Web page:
He tells me, my dear Gertrude, he hath found
The head and source of all your son’s distemper.


I doubt it is no other but the main;
His father’s death, and our o’erhasty marriage.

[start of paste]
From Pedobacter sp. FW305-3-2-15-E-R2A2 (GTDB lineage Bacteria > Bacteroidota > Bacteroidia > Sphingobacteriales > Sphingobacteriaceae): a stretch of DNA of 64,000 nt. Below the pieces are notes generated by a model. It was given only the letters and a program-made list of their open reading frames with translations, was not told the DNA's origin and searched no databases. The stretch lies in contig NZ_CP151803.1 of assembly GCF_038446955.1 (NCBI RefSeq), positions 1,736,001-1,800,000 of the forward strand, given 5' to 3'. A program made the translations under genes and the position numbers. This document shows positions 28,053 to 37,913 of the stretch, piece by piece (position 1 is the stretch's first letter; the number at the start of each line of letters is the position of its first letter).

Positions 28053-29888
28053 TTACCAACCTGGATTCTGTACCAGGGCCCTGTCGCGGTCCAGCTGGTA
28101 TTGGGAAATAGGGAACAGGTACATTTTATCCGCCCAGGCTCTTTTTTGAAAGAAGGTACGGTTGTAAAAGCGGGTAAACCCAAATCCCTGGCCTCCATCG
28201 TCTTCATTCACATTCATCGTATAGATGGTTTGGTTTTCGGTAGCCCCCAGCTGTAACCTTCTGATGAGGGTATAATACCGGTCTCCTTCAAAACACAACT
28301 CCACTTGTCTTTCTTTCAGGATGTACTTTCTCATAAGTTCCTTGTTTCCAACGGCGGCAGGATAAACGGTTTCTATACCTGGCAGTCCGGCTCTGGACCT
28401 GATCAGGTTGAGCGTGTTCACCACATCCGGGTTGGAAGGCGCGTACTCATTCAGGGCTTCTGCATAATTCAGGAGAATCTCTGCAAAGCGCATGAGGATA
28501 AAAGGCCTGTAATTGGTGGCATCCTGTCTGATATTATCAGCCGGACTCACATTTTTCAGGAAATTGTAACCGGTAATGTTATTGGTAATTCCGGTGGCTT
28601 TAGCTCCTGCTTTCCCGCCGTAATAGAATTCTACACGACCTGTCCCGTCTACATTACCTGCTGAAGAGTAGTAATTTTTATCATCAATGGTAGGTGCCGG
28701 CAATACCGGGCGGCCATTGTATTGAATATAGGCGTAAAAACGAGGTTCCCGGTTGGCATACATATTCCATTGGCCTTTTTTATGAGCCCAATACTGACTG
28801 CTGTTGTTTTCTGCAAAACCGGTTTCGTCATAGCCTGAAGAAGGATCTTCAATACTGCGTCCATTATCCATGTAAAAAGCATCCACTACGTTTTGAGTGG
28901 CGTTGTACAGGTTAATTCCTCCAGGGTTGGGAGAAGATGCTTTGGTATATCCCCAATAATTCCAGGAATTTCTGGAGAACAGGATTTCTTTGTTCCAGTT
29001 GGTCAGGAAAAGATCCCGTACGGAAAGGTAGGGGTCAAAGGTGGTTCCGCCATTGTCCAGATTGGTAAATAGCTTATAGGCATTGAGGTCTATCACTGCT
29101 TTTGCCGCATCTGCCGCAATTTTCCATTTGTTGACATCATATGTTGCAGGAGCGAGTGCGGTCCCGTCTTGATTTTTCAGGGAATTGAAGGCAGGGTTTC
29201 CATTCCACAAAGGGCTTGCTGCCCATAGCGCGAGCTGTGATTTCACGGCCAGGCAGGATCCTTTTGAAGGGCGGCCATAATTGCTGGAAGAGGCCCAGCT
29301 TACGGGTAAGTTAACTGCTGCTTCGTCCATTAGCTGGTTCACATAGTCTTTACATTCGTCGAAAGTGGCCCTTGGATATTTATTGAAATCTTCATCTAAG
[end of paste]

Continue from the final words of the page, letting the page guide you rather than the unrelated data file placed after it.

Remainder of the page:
In Act II, scene ii, Polonius has just taken a short leave from Claudius and Gertrude after announcing to his rulers that he has ascertained the reason for Hamlet’s madness. The courtier’s brief absence is explained when Polonius bids King Claudius to hold an audience for the ambassadors. Claudius consents and as Polonius leaves to fetch them, the king and queen discuss what their trusted friend has just told them. Claudius repeats what Polonius has just said. Gertrude’s statement appears very telling. She says, “I doubt it is no other but…his father’s death and our o’erhasty marriage.” Her wording seems interesting, as she uses the word “overhasty.” Perhaps she, like her son, finally realizes that she has remarried in an unacceptable manner after her first husband’s death. Also, in a typical ‘mother-knows-best’ attitude, Gertrude discounts Polonius’ suggestion that Hamlet’s condition is caused by love and offers instead her own assessment of the situation, though one would think that selfishly, she would want the blame for Hamlet’s “madness” placed on anyone but herself. Between Hamlet’s sullen words in front of the court in Act I and his constant behavior of somber grieving for his deceased father, Gertrude and Claudius surely know Hamlet’s position on their marriage. Perhaps Gertrude is starting to acknowledge her son’s feelings at last, and begins to regret some of her recent choices. Even though the queen obviously does not feel guilty enough about her actions to redeem herself, she appears to feel personally responsible for her son’s current mental state.